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Retail

Digital pricing can go up and down "without penalty" - Valve

Tue 17 Nov 2009 8:56pm GMT / 3:56pm EST / 12:56pm PST
RetailOnline

Sales can continue to climb after discounted games return to full price, says Steam boss – and boxed product won't suffer either

Publishers and developer are free to drop and raise the price of digitally released games without any penalty to future sales or consumer loyalty, according to Valve's head of Steam, Jason Holtman.

Speaking at the Montreal International Game Summit today, Holtman said the digital market flips traditional retail thinking on its head, and that a game discounted for a short time can still go back to full-price and increase sales after the promotion.

"In a connected world with a connected game its very different and it bucks some of the traditional trends on the way people think about pricing," said Holtman. "Fundamentally people thought that with pricing if you ever decreased the price of a product it hurt your future sales and it hurt your product as a whole. Don't ever take a top-end product and go to USD 5-10 because everybody's going to remember and they'll never buy it at the high price again, they'll think it's in the bargain bin.

"But in a connected market prices can be moved up and down without penalty. You can have sales that are dramatically low and bring the price back up and people don't care. They don't care at all. You can do them instantaneously and you can experiment with them," he said.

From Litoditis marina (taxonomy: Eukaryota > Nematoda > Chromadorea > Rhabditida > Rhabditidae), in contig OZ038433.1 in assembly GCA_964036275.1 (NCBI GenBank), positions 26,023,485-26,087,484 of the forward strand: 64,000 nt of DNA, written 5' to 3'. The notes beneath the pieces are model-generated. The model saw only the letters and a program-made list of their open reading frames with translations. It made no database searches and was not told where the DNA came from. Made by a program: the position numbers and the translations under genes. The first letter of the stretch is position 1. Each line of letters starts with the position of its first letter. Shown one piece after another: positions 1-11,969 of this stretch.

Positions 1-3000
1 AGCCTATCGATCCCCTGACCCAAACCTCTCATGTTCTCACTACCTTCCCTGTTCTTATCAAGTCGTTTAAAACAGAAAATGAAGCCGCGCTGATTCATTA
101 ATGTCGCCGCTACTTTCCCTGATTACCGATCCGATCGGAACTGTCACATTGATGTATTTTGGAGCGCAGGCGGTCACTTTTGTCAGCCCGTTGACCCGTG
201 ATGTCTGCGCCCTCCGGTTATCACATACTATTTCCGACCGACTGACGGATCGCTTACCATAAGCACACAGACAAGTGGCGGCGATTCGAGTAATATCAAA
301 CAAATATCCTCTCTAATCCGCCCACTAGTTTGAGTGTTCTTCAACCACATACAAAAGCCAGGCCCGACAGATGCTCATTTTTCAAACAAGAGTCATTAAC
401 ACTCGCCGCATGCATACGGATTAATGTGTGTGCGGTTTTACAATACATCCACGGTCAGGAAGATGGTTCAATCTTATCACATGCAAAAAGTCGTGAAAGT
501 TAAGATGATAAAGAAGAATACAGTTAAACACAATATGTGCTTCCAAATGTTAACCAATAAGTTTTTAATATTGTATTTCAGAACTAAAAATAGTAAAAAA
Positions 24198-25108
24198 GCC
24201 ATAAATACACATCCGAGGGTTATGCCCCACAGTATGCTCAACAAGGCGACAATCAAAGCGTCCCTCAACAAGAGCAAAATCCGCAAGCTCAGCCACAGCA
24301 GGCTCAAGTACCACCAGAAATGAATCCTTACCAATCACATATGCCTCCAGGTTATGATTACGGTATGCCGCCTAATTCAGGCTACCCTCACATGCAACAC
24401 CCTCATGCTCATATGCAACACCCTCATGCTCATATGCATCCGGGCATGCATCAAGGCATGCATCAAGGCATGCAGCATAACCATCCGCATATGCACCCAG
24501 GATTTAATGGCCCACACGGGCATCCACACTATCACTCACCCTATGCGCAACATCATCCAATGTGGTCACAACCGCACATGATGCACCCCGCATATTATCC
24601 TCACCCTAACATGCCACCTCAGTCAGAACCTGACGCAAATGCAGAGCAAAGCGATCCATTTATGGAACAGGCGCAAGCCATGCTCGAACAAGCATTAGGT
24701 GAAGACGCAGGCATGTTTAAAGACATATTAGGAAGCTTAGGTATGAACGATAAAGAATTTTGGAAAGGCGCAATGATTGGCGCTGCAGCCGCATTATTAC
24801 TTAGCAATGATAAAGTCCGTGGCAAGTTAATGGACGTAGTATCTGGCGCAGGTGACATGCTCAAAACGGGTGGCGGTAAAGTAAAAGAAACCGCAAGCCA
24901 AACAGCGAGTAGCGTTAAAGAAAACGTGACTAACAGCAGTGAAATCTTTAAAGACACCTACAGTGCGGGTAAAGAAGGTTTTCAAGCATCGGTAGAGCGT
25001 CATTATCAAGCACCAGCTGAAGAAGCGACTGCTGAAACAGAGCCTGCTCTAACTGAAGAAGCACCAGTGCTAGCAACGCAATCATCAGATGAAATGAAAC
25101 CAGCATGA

For Halloween Valve dropped the price of Team Fortress 2 via Steam for six hours from $19.99 to $2.50, without marketing or advertising. "Our revenue from that weekend jumped up dramatically," said Holtman.

"When we took the game up back to its full price after we gave away all that free content and gave away lots of copies – tens of thousands of copies – we actually increased the user base and more people came back the following weekend and bought it at full price than we were selling the week before," detailed Holtman.

The sales promotion was concocted by both business and game design departments, said Holtman. "There was a meta game of people buying and selling it," he said of consumers. "They thought they were exploiting us by buying a bunch of gifts – we love it when people buy a bunch of gifts. They were stockpiling the game."

He also pointed to a Left 4 Dead promotion, where the price of the game was dropped by 50 per cent over a weekend, without it hurting sales at retail.

"We moved more units of Left 4 Dead on that weekend than we did at launch. There was no [retail] store promotion, because that's hard to set up. And retail was unaffected by that," said Holtman. "It didn't hurt our other channel at all. You can actually have lots of marginal sales on top of things and it doesn't mean you are sacrificing one for another. You can do this experimentation and it's not a zero sum game – you don't have to hurt somebody to win."

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